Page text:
The economics of predation: What drives pricing when there is learning-by-doing?
AbstractPredatory pricing--a deliberate strategy of pricing aggressively in order to eliminate competitors--is one of the more contentious areas of antitrust policy and its existence and efficacy are widely debated. The purpose of this paper is to formally characterize predatory pricing in a modern industry dynamics framework. We endogenize competitive advantage and industry structure through learning-by-doing. We first show that predation-like behavior arises routinely in our model. Equilibria involving predation-like behavior typically coexist with equilibria involving much less aggressive pricing. To disentangle predatory pricing from mere competition for efficiency on a learning curve we next decompose the equilibrium pricing condition. Our decomposition provides us with a coherent and flexible way to develop alternative characterizations of a firm’s predatory pricing incentives, some of which are motivated by the existing literature while others are novel. We finally measure the impact of the predatory pricing incentives on industry structure, conduct, and performance. We show that forcing a firm to ignore these incentives in setting its price can have a large impact and that this impact stems from eliminating equilibria with predation-like behavior. Along with the predation-like behavior, however, a fair amount of competition for the market is eliminated. Overall, the distinction between predatory pricing and pricing aggressively to pursue efficiency is closely related to the distinction between the advantage-building and advantage-denying motives that our decomposition of the equilibrium pricing condition isolates and measures.
Download InfoIf you experience problems downloading a file, check if you have the proper application to view it first. In case of further problems read the IDEAS help page. Note that these files are not on the IDEAS site. Please be patient as the files may be large.
Bibliographic InfoPaper provided by C.E.P.R. Discussion Papers in its series CEPR Discussion Papers with number 8708.
Date of creation: Dec 2011
Date of revision:
Contact details of provider:
Postal: Centre for Economic Policy Research, 77 Bastwick Street, London EC1V 3PZ.
Phone: 44 - 20 - 7183 8801
Fax: 44 - 20 - 7183 8820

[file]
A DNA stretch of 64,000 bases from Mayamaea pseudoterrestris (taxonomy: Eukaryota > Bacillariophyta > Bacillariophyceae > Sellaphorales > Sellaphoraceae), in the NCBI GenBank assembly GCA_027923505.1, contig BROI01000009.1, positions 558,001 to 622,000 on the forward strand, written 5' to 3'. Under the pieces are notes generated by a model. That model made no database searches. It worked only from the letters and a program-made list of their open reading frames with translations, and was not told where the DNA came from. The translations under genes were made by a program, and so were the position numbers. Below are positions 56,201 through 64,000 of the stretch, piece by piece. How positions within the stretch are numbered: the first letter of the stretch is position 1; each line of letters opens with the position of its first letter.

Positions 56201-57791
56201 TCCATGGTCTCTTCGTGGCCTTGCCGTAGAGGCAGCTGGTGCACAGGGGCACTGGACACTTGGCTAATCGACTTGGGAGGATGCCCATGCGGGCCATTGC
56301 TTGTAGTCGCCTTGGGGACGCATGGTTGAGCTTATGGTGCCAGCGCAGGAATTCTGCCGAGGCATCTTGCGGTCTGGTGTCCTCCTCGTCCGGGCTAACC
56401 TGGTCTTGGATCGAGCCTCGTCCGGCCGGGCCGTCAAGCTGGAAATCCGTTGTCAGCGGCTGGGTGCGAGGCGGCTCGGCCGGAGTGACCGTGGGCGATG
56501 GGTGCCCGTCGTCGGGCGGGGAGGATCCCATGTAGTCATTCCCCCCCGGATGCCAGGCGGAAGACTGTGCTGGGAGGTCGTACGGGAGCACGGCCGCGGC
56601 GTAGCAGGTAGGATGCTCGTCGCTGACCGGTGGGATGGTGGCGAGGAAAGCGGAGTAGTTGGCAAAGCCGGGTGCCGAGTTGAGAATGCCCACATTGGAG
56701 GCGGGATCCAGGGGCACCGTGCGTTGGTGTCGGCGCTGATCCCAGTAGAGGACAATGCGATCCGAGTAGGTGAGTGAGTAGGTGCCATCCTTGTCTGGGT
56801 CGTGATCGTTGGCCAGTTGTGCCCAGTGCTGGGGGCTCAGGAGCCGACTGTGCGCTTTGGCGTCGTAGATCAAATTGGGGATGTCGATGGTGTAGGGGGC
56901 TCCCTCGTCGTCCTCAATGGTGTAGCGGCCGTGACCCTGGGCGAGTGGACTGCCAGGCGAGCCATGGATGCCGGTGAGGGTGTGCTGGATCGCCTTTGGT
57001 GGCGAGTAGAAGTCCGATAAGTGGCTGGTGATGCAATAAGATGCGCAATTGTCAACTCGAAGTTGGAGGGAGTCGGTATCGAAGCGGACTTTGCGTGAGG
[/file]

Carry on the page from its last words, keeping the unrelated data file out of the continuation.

Find related papers by JEL classification:
- C73 - Mathematical and Quantitative Methods - - Game Theory and Bargaining Theory - - - Stochastic and Dynamic Games; Evolutionary Games
- L13 - Industrial Organization - - Market Structure, Firm Strategy, and Market Performance - - - Oligopoly and Other Imperfect Markets
- L44 - Industrial Organization - - Antitrust Issues and Policies - - - Antitrust Policy and Public Enterprise, Nonprofit Institutions, and Professional Organizations
This paper has been announced in the following NEP Reports:
- NEP-ALL-2011-12-19 (All new papers)
- NEP-COM-2011-12-19 (Industrial Competition)
- NEP-GTH-2011-12-19 (Game Theory)
- NEP-MIC-2011-12-19 (Microeconomics)
Please report citation or reference errors to , or , if you are the registered author of the cited work, log in to your RePEc Author Service profile, click on "citations" and make appropriate adjustments.:
- Aguirregabiria, Victor, 2012.
"A method for implementing counterfactual experiments in models with multiple equilibria,"
Elsevier, vol. 114(2), pages 190-194.
- Victor Aguirregabiria, 2009. "A Method for Implementing Counterfactual Experiments in Models with Multiple Equilibria," Working Papers tecipa-381, University of Toronto, Department of Economics.
- Victor, Aguirregabiria, 2009. "A Method for Implementing Counterfactual Experiments in Models with Multiple Equilibria," MPRA Paper 17805, University Library of Munich, Germany.
- Ordover, Janusz A. & Saloner, Garth, 1989. "Predation, monopolization, and antitrust," Handbook of Industrial Organization, in: R. Schmalensee & R. Willig (ed.), Handbook of Industrial Organization, edition 1, volume 1, chapter 9, pages 537-596 Elsevier.
- Ronald S. Jarmin, 1994.
"Learning by Doing and Competition in the Early Rayon Industry,"
RAND Journal of Economics,
The RAND Corporation, vol. 25(3), pages 441-454, Autumn.
- Ron Jarmin, 1993. "Learning By Doing And Competition In The Early Rayon Industry," Working Papers 93-4, Center for Economic Studies, U.S. Census Bureau.
- Edlin, Aaron S. & Farrell, Joseph, 2002.
"The American Airlines Case: A Chance to Clarify Predation Policy,"
Competition Policy Center, Working Paper Series
qt32h8b40m, Competition Policy Center, Institute for Business and Economic Research, UC Berkeley.
- Aaron S. Edlin & Joseph Farrell, 2004. "The American Airlines Case: A Chance to Clarify Predation Policy," Law and Economics 0401003, EconWPA.
- Edlin, Aaron S. & Farrell, Joseph, 2002. "The American Airlines Case: A Chance to Clarify Predation Policy," Department of Economics, Working Paper Series qt0wx7c4zf, Department of Economics, Institute for Business and Economic Research, UC Berkeley.
- Dudley, Leonard, 1972. "Learning and Productivity Change in Metal Products," American Economic Review, American Economic Association, vol. 62(4), pages 662-69, September.
For technical questions regarding this item, or to correct its authors, title, abstract, bibliographic or download information, contact: ().
If references are entirely missing, you can add them using this form.